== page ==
DjRUM

DjRUM
Felix Manuel is DjRum, prodigal DJ and producer of music that transcends any notion of genre, his musical palette taking in as many techno as jazz and dub influences. He is an enigma of sorts, in a scene where omnipresence and periodically shifting musical focus is the norm, DJrum readily admits that he is a meticulous perfectionist, honing his craft on turntables and radio stations across England. Releasing his debut EP Mountains just last year on London's 2nd Drop Records, he quickly rose to prominence, with his ethereal and primal jams finding their way onto playlists of tastemakers such as Gilles Peterson and Mary-Anne Hobbs. Ahead of the release of his debut LP Seven Lies, we sat down with Felix to discuss his musical career thus far.

Could you tell us a little bit about how you started out?
DJing came first for me, I started making music at quite a young age, playing jazz piano. But then I got into DJing and that completely took over. So I was DJing for a long time without producing anything new and I found that I couldn't find the tunes that I wanted to play out, so I made them.

Jazz — how influenced are you by it? The time signatures in the music change drastically and possess jazz elements; is this a conscious or subconscious decision?
Definitely, I collect jazz records, I've always been into jazz records more than jazz music. I don't go out to see it live or anything.

The thrill of buying records is powerful.
Certainly, I'm interested in records and recorded music more than live music, I've always been like that. So going from playing jazz to buying it on record was natural. I still collect records of all kinds, but jazz takes up a fair amount of my collection. It's just records, I'm obsessed with records.

Would you say you were still a crate digger?
Absolutely. There are a lot of samples in the music I make. A lot of those samples come from vinyl, some from films and I also still DJ with vinyl whenever I can. Crate digging is part of being a DJ, but it is also part of being a producer.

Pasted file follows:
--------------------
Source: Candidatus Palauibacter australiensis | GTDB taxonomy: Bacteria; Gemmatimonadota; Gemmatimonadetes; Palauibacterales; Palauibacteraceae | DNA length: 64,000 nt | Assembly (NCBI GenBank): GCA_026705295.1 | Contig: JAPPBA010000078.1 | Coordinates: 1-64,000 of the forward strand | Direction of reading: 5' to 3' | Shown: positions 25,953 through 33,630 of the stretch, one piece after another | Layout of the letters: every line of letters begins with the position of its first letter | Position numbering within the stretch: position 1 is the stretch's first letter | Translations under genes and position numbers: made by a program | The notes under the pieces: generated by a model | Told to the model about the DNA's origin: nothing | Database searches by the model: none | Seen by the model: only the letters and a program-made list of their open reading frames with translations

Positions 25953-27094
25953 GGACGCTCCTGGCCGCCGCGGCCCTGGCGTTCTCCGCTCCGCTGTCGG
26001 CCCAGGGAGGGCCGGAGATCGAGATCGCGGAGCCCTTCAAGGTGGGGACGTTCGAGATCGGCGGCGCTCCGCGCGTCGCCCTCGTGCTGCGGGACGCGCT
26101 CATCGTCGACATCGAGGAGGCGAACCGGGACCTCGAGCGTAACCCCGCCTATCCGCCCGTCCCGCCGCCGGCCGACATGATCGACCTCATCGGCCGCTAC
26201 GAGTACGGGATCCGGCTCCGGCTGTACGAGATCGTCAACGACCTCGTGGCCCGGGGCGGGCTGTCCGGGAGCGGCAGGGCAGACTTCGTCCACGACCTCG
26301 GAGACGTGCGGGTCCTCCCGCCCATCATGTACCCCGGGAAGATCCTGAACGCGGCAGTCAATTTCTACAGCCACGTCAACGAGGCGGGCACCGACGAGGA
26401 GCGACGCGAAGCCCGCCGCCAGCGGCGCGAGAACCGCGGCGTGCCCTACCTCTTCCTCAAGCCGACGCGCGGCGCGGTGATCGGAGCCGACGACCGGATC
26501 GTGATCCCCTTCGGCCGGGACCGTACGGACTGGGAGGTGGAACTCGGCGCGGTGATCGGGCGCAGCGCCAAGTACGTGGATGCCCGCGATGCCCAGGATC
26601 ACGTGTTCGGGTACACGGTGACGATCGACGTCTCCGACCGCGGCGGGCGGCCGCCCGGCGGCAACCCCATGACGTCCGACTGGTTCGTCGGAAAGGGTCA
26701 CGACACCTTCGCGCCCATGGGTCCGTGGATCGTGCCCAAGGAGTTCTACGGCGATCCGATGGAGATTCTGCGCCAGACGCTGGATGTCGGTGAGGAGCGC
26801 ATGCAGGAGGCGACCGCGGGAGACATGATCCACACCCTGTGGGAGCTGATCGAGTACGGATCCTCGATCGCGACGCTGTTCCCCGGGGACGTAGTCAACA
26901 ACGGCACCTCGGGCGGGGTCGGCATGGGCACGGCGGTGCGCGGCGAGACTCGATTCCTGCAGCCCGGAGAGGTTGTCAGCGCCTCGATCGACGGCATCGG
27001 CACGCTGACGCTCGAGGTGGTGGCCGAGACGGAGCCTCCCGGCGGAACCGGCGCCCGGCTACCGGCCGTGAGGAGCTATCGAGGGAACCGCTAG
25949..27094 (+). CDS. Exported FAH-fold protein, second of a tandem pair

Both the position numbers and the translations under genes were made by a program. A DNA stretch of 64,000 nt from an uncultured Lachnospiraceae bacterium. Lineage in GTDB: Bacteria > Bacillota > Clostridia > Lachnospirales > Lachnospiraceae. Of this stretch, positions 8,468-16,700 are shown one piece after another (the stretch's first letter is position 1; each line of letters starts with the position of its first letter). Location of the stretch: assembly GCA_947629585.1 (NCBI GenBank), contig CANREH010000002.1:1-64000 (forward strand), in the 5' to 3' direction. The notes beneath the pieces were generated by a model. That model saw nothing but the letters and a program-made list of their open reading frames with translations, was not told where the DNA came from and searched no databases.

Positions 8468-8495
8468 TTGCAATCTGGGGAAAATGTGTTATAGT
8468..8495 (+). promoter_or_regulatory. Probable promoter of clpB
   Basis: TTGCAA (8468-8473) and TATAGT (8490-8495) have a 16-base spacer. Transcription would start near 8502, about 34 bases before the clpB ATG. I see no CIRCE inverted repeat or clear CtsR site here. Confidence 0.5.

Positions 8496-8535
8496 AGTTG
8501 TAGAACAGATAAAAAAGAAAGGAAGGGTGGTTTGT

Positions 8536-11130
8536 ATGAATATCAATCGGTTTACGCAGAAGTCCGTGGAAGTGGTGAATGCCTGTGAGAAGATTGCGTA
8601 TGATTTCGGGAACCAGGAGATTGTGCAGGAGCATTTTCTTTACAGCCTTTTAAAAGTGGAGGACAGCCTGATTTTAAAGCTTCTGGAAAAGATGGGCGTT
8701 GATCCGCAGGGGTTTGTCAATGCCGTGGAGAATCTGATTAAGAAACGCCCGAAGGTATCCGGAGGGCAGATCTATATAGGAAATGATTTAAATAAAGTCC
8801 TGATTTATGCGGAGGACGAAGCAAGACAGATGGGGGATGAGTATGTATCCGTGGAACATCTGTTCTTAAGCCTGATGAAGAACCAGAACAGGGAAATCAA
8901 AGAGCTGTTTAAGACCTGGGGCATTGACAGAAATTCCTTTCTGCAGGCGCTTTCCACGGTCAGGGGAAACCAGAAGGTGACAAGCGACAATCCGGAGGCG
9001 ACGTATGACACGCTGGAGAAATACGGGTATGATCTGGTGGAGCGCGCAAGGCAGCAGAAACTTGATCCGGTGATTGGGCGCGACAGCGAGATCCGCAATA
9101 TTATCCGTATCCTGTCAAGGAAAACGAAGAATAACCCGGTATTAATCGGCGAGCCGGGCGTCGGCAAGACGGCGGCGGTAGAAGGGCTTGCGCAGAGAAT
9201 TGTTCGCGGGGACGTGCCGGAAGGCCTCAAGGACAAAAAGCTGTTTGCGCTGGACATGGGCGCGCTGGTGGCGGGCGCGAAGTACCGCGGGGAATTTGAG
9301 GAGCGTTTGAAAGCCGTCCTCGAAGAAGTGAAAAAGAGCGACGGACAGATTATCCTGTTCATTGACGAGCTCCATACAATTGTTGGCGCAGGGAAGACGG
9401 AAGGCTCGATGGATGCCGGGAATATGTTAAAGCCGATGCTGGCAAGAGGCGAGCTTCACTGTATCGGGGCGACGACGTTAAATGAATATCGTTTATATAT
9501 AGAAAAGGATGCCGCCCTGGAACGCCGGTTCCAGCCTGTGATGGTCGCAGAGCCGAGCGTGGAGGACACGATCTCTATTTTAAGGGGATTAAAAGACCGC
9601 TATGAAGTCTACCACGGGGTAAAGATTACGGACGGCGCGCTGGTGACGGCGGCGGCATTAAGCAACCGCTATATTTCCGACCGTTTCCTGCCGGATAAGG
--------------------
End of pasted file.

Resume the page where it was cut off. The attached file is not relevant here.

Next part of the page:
You're well known as a DJ, do your sets influence your productions or vice versa?
I think you'd be hard-pushed to find producers that aren't influenced by their DJing. The first tracks I ever made were not that different to the tracks I was playing out, they were made on two turntables, a little hardware sampler and an eight-track tape machine — those tracks were an extension of my DJing. Now I use synths, I program drums and things like that but there is still an element of assemblage through sampling that comes from DJing, and particularly the hip-hop style of DJing, which is something I'm really into.

You're a firm proponent of Ableton. What is it about it that you like? Have you tried DJing with it yet?
I'm obsessed with Ableton, before I started using it I couldn't make music, really. Before I started using Ableton to produce I used Cubase, which is quite complicated. I found that the time between having an idea and listening to that idea was just too long for me, but with Ableton it's a lot quicker, it speeds up the creative process and keeps ideas fresh. Plus DJing with it I can test newer tracks and dubs that people send me. No one sends dubs on vinyl anymore.

I guess it is a monetary issue. Why pay money for a white label when you can send your music for free to anyone on Soundcloud?
It's true, sad though. So that has definitely affected the way I DJ on a laptop, there is a more of a focus on the precision of the mix. There is a completely open approach to DJing on Ableton; everyone I know who uses it has a totally different set up.

Can you take us through your new record Seven Lies a little? Is there a theme or consistency with the tracks? On your Mountains EP there was a cohesiveness with your tracks "Mountains 1" and "2," with the third instalment of the track creating a kind of operatic suite, three movements so to speak, is this continued on Seven Lies?
I'd like to think so. It wasn't composed as a concept album, so there isn't one source of inspiration. Some of the tracks were produced at the same time, so they share elements and then some were produced in isolation and were slotted in, so there's a mixture, really. In the same way, with the Mountains EP, the tracks "Mountains 1," "2" and "3" were composed all together and then the last track "Turiya" was put in at the end. So with the new record, I had a collection of tracks that I wanted to compile as an album and then I worked around those tracks filling in the gaps to create a cohesive whole that I felt touched on enough different styles that it represented my sound.

I've seen some mixes that you have produced as "soundtracks for a non-existent film." Is this something you consider often when producing? There is a very cinematic quality to your tracks.
I'm really interested in movie soundtracks, but not just that, also the incidental sound in movies. That's partly to do with being inspired by film but also me trying to create an atmosphere, which is one of the most important things about music. Film music creates atmosphere in a similar way, so that is why there is this cinematic quality to my tracks. I like the idea of giving the listener the impression of something without actually making it implicit, just like soundtracks, where you know what is going on in the film just from hearing the audio.